Impact of the Attorney General’s Admission Regarding the Role of State Law Enforcement on Other Cases After being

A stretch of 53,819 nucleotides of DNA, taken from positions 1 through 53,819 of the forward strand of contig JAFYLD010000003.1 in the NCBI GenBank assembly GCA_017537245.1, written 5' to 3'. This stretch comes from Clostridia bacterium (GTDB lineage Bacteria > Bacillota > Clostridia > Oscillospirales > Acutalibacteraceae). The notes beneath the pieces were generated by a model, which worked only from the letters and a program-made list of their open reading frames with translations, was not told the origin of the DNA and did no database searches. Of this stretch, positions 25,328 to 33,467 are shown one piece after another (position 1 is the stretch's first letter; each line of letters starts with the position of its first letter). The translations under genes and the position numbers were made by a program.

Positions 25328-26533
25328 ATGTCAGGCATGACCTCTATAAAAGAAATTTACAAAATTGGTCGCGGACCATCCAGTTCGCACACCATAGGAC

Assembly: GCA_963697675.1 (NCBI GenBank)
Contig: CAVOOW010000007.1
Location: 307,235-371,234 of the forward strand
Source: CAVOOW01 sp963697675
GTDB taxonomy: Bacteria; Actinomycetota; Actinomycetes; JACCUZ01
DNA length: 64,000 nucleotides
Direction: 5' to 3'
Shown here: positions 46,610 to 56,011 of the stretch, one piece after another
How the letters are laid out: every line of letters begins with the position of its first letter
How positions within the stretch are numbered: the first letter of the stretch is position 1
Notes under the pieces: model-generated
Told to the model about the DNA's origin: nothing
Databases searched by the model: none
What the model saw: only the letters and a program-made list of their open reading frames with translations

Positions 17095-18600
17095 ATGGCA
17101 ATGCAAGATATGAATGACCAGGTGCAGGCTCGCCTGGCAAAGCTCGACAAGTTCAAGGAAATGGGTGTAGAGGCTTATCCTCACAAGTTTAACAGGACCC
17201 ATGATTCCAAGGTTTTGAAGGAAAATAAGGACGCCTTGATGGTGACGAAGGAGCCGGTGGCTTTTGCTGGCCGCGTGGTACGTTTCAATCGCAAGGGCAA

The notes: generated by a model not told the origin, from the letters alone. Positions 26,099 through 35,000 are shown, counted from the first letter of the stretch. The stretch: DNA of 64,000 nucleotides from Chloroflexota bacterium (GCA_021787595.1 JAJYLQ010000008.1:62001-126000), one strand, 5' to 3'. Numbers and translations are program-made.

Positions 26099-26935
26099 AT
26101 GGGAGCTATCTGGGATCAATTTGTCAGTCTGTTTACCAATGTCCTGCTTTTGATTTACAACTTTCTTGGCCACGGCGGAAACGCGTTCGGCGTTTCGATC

presented with more than 130 years of binding precedent stating as much, the Attorney General’s Office, in a footnote to a brief, has “acknowledge[ed] that--both generally and in the specific context of interpreting the Compassionate Use Act--it is not the province of state court to enforce federal laws.” This admission may be used by ASA and others to foreclose a competing argument from the Attorney General’s Office in several pending cases. 1. People v. Maravilla: Juan Maravilla was a qualified medical marijuana patient whose ten immature plants were unlawfully seized by the police. When Maravilla filed his motion for return of property and demonstrated his status as a qualified medical marijuana patient, the superior court refused to return it to him because “it’s still illegal under federal law.” On appeal, ASA argued that state courts have an obligation under the California Constitution to follow only state, not federal, law. This is what prompted the Attorney General’s Office to concede that the superior court erred and to author the footnote cited above. 2. People v. Anthony Bowles: Anthony Bowles is an ASA member and primary caregiver for his sick mother. After the CHP pulled Bowles over for a minor traffic violation in San Francisco, it seized the 3.5 grams of marijuana he was carrying. True to form, the San Francisco Superior Court denied the motion for return of property because it “just didn’t see any authority for that.” On ASA’s petition for writ of mandate to the First District Court of Appeal the police essentially abandoned that argument and argued, instead, that the return of marijuana to Bowles would violate federal law. The Court of Appeal, as it is known to do, summarily denied the petition for writ of mandate. ASA intends to appeal this case to the California Supreme Court by May 23, 2005 and will attempt to use the Attorney General’s footnote to make some good law in this area. 3. ASA v. CHP: ASA is suing the California Highway Patrol for its rigid, and unconstitutional, policy of seizing medical marijuana from qualified patients in all cases in which it is found. Although the case is primarily an unreasonable search and seizure case, some CHP officers have attempted to justify the policy because marijuana is still illegal under federal law. The Attorney General’s Office is representing CHP and is now estopped from using this argument. 4. Raich v. Ashcroft: While we do not know what to expect in the aftermath of Raich, we will likely have to fight many battles where we seek to convince state officials that they must follow state, not federal, law. The Attorney General footnote will go a long way in persuading them.